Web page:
Regression explanation and statistical autonomy

Abstract

The phenomenon of regression toward the mean is notoriously liable to be overlooked or misunderstood; regression fallacies are easy to commit. But even when regression phenomena are duly recognized, it remains perplexing how they can feature in explanations. This article develops a philosophical account of regression explanations as “statistically autonomous” explanations that cannot be deepened by adducing details about causal histories, even if the explananda as such are embedded in the causal structure of the world. That regression explanations have statistical autonomy was first suggested by Ian Hacking and has recently been defended and elaborated by André Ariew, Yasha Rohwer, and Collin Rice. However, I will argue that these analyses fail to capture what regression’s statistical autonomy consists in and how it sets regression explanations apart from other kinds of explanation. The alternative account I develop also shows what is amiss with a recent denial of regression’s statistical autonomy. Marc Lange has argued that facts that can be explained as regression phenomena can in principle also be explained by citing a conjunction of causal histories. The account of regression explanation developed here shows that his argument is based on a misunderstanding of the nature of statistical autonomy.

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Notes

  1. 1.

    Note that this is not to say that the instructor must have been wrong about the effects of punishment and praise on fighter pilots. Perhaps his feedback did have the hypothesized effect on performance over and above the effect of regression toward the mean. The point is that his observations provide no evidence for this.

  2. 2.

    Peter Lipton (2004, 2009) also noted that an appeal to regression toward the mean can be explanatory and stated that regression explanations are statistical explanations. Yet he does not develop this point other than by citing the example from Kahneman.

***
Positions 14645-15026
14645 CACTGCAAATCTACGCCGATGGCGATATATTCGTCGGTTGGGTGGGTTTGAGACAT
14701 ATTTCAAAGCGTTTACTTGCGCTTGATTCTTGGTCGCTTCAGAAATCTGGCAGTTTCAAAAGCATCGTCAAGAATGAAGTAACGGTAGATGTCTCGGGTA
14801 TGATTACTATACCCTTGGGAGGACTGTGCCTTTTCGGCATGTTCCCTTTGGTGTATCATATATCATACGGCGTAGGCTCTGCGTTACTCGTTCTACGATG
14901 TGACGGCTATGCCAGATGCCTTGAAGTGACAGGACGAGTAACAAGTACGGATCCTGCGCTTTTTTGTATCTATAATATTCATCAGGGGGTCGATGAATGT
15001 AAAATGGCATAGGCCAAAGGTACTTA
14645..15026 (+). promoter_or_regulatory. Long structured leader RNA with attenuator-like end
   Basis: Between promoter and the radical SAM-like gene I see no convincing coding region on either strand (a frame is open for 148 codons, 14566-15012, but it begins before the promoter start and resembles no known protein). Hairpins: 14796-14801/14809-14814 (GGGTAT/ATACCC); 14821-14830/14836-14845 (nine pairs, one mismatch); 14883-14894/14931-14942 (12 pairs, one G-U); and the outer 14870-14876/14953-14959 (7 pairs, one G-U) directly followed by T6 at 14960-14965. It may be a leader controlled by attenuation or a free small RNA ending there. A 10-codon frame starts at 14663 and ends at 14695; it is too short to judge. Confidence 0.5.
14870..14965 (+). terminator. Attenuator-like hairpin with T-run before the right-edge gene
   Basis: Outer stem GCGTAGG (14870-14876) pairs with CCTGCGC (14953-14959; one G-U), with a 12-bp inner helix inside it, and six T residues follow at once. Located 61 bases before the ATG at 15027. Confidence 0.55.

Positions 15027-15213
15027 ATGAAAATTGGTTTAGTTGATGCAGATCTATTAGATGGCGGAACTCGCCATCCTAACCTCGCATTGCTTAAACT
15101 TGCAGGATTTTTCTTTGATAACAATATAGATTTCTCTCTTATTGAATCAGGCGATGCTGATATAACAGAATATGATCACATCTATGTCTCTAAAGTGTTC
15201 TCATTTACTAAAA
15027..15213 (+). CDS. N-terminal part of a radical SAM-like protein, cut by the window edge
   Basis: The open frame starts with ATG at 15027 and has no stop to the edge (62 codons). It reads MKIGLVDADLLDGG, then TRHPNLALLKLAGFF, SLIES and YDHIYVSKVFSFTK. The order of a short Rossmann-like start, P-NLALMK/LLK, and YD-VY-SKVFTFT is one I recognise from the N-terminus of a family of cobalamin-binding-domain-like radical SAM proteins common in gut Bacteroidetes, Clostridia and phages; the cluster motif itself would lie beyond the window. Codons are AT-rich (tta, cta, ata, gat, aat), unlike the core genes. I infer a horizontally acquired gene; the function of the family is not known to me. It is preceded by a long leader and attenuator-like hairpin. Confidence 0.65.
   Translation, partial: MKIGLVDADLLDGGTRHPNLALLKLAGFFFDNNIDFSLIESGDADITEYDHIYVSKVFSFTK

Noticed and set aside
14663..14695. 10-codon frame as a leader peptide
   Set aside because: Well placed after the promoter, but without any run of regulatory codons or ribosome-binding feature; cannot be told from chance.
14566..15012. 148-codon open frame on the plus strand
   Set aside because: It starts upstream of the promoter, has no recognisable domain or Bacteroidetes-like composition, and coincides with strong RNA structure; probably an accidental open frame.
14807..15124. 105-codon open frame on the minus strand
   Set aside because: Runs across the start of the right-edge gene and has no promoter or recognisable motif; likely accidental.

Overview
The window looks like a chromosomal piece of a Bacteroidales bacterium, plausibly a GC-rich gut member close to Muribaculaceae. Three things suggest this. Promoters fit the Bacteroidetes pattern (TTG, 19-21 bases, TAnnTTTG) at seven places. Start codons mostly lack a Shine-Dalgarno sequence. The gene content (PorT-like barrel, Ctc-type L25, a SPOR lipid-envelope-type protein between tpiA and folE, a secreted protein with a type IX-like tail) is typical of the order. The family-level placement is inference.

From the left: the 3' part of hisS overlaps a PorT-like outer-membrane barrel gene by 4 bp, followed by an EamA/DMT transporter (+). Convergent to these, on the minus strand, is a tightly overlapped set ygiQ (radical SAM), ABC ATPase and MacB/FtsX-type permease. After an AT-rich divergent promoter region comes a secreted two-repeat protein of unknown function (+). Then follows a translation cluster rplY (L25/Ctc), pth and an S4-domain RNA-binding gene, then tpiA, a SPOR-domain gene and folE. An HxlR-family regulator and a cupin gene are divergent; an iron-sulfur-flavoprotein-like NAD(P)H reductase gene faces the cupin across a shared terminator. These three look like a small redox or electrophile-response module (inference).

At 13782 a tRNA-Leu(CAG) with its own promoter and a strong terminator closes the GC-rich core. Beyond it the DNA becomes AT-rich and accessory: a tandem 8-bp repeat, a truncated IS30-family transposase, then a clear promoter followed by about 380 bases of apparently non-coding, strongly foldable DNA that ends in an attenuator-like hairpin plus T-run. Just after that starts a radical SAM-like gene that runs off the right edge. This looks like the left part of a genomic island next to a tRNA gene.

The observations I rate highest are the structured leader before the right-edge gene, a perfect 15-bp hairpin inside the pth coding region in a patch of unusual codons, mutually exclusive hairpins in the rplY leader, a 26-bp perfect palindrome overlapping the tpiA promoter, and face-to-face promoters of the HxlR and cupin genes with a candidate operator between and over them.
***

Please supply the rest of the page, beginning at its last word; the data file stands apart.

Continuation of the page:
3. 3.

    Although Ariew et al. (2017) present this as the final step, Rice et al. (in press) suggest that Galton’s explanatory schema included a third step: the interpretation of the modeled result as being applicable to the biological phenomenon by “justify[ing] the application of results obtained from highly idealized statistical models to real-world systems.” It is unclear what makes this final interpretation/justification step necessary, since the success of the first step already depended on the justification for the interpretation of the biological problem as a statistical one.

  4. 4.

    Letter from Francis Galton to George Darwin, 12 January 1877, Galton Papers, University College London (GALTON/3/3/7). The illustration of Galton’s two-stage quincunx that Ariew et al. (2017) include in their paper is taken from Stigler (1986), who reproduced it from Galton’s letter. ARR suggest that they are following Stigler’s analysis of how Galton explained intergenerational stability using this device. However, Stigler only asserts that Galton used it “to provide an analogue proof that a normal mixture of normal distributions was itself a normal” (Stigler 1986, p. 280–281).

  5. 5.

    Although ARR briefly discuss this experiment, they fail to appreciate its import. They take the outcome of the experiment to be supported by the simulation of two-stage quincunx, rather than the balancing quincunx. Immediately following their discussion of the two-stage quincunx, they write: “This is the same result seen in the sweet pea breeding experiment,” and “The sweet pea experiment acted exactly in the way that the [two-stage] quincunx predicts” (Ariew et al. 2017).

  6. 6.

    If the degree of deviation of offspring character values from the parental mean had varied with the parental character value, the uniform quincunxal pattern would not have been a good model of the action of family variability. Galton recognized this and reported that “if it had been otherwise, I cannot imagine, from theoretical considerations, how the typical problem could be solved” (Galton 1877, p. 291).

  7. 7.

    Galton noted that the order in which he modeled these two processes was arbitrary. It was only for modeling purposes that he needed to present the two processes as acting sequentially. Hence, the distribution in the middle is an artifact of the material simulation and has no real-world referent. It should not be mistaken for an intermediate ‘generation’.

  8. 8.

    Galton argued that the height of the mother needed to be multiplied by a factor 1,08 before taking the average. The details of this calculation and Galton’s defense of the mid-parent concept need not concern us here.

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Acknowledgements

I thank the audience of the Videnskabsteori Seminar at the Niels Bohr Institute and my colleagues in the Section for History and Philosophy of Science for helpful comments and suggestions. This work was supported by a Veni research Grant from the Netherlands Organisation for Scientific Research (NWO), Grant Number 275-20-060.

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Correspondence to Joeri Witteveen.

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Witteveen, J. Regression explanation and statistical autonomy. Biol Philos 34, 51 (2019). https://doi.org/10.1007/s10539-019-9705-z

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Keywords

  • Regression toward the mean
  • Regression explanation
  • Statistical autonomy
  • Statistical explanation
  • Regression fallacy
  • Reversion
  • Heredity
  • Francis Galton